September 4, 2015 / 12:06 AM / 4 years ago

Sanofi's Genzyme pays $32.59 million in criminal Seprafilm case

(Reuters) - Genzyme Corp agreed to pay $32.59 million, admit wrongdoing and enter a deferred prosecution agreement to resolve U.S. criminal charges over its marketing of the surgical implant Seprafilm, the Department of Justice said on Thursday.

A sign on the fence marks Genzyme's plant in the Boston, Massachsetts neighborhood of Allston March 24, 2010. REUTERS/Brian Snyder

The biotechnology unit of French drug company Sanofi SA (SASY.PA) was accused of two misdemeanor counts of violating the federal Food, Drug and Cosmetic Act from 2005 to 2010 by allowing Seprafilm to be adulterated and misbranded while being sold. Sanofi bought Genzyme in 2011.

Seprafilm is a clear film used to reduce abnormal internal scarring that can cause organs and tissues to stick together following pelvic and abdominal surgeries known as laparotomies.

But the Justice Department said some sales representatives taught surgeons how to turn Seprafilm into a “slurry” for use in increasingly popular laparoscopic surgery, even though U.S. regulators had never approved the film for that use.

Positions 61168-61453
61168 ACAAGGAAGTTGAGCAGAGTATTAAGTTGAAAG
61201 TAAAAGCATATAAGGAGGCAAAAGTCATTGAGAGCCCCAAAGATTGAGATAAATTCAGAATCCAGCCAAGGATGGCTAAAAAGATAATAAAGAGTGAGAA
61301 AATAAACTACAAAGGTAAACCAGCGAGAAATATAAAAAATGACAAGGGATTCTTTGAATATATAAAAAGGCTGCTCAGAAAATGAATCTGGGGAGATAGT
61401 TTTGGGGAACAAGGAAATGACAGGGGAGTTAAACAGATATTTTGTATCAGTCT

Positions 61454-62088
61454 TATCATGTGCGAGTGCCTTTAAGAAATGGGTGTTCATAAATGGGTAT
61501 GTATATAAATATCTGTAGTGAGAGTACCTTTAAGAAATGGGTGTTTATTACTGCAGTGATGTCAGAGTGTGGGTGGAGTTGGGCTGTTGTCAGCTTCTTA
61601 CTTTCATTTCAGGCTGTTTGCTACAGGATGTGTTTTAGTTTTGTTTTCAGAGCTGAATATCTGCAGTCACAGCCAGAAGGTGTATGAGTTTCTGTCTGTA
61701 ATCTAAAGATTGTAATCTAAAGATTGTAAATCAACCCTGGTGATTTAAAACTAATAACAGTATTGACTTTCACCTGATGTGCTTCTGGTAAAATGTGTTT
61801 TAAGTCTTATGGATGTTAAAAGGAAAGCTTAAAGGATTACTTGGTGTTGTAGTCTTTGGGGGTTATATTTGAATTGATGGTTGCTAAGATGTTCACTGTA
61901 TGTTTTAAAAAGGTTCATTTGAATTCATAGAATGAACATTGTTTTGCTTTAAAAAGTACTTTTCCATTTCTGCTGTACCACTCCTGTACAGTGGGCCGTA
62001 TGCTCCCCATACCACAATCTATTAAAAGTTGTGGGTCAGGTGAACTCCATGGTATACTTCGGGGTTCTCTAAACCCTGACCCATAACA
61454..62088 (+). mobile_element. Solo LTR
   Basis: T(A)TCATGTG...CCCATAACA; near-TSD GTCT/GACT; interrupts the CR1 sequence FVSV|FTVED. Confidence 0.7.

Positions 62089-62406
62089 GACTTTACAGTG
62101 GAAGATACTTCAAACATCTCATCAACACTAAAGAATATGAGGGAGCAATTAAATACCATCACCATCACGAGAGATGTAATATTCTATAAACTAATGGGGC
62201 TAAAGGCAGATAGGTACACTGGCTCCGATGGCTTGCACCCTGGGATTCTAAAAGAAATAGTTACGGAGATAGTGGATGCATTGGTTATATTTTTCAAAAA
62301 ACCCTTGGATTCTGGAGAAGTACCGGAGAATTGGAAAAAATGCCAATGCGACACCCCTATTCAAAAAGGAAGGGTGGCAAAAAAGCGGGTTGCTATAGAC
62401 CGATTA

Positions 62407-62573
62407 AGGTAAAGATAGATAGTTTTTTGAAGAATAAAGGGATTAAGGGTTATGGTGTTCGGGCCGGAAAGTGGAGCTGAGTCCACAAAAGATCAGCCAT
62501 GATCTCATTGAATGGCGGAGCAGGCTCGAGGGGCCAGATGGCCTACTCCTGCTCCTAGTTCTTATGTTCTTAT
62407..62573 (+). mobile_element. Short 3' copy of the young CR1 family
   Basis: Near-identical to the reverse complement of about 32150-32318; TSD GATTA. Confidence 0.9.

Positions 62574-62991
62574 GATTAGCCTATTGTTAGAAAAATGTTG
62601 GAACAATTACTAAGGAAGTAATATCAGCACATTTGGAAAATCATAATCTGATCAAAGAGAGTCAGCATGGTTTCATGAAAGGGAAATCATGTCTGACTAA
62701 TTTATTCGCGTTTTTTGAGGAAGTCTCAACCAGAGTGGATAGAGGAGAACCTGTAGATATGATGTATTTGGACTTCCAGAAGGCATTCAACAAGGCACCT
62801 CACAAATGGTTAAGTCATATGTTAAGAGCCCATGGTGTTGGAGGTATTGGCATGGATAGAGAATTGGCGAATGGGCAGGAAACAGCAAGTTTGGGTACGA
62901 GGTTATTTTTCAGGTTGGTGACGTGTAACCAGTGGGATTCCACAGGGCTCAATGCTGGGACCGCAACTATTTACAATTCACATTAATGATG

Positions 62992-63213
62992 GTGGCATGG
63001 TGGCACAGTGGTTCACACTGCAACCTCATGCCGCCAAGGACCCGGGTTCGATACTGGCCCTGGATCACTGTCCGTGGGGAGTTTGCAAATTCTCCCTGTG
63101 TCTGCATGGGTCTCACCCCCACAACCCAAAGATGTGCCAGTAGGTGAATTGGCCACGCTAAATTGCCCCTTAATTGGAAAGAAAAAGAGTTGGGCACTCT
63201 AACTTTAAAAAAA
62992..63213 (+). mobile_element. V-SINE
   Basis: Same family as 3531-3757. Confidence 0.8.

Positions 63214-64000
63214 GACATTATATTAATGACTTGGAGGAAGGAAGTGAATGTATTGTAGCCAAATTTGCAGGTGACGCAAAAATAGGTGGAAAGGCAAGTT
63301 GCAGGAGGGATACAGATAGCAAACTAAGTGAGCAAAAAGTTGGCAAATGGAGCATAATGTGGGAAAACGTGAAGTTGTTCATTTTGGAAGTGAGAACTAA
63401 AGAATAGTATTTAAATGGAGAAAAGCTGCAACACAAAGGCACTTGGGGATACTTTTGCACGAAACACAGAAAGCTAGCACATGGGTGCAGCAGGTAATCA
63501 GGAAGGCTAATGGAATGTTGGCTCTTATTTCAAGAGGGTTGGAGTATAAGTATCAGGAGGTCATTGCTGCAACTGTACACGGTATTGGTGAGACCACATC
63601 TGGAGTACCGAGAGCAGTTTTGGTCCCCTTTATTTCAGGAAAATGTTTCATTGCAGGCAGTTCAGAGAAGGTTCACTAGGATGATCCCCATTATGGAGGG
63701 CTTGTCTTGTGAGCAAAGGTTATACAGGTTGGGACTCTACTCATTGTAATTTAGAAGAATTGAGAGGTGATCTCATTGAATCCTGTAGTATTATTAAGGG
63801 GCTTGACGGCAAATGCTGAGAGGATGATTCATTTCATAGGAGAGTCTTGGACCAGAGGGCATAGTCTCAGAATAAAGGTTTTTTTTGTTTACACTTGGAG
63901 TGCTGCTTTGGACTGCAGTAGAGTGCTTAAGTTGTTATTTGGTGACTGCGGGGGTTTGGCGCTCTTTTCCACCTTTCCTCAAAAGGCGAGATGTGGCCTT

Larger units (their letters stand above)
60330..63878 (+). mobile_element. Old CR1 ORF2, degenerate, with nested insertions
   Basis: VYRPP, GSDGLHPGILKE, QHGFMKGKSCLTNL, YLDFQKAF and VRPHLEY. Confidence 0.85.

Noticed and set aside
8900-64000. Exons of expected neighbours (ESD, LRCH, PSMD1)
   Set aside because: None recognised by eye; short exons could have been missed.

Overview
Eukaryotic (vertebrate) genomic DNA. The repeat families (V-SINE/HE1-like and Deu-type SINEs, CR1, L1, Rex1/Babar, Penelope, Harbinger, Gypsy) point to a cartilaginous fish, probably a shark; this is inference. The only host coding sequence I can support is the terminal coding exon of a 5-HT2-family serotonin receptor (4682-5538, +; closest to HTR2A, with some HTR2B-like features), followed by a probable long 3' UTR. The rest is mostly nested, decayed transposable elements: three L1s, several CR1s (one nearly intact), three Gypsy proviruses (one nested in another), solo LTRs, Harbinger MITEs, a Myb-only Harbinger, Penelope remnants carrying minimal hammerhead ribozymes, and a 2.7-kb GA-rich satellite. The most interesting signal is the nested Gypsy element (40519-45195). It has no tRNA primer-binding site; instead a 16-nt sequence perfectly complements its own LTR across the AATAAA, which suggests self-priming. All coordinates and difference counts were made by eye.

According to papers filed with the federal court in Tampa, Florida, Genzyme admitted and accepted responsibility for the facts underlying the two criminal counts.

The two-year deferred prosecution agreement calls for improved oversight, and steps to halt Seprafilm sales for off-label uses. If Genzyme complies, the government will dismiss the charges.

Genzyme, based in Cambridge, Massachusetts, said in a statement it is “confident” in the compliance measures it has taken.

In December 2013, Genzyme reached a $22.28 million civil agreement to resolve claims related to Seprafilm under the federal False Claims Act.

The Justice Department said Thursday’s settlement reflects Genzyme’s “significant” cooperation during the probe.

The case is U.S. v. Genzyme Corp, U.S. District Court, Middle District of Florida, No. 15-cr-00352.

(This version of the story corrects name of court in case citation)

Reporting by Jonathan Stempel in New York; Editing by Diane Craft

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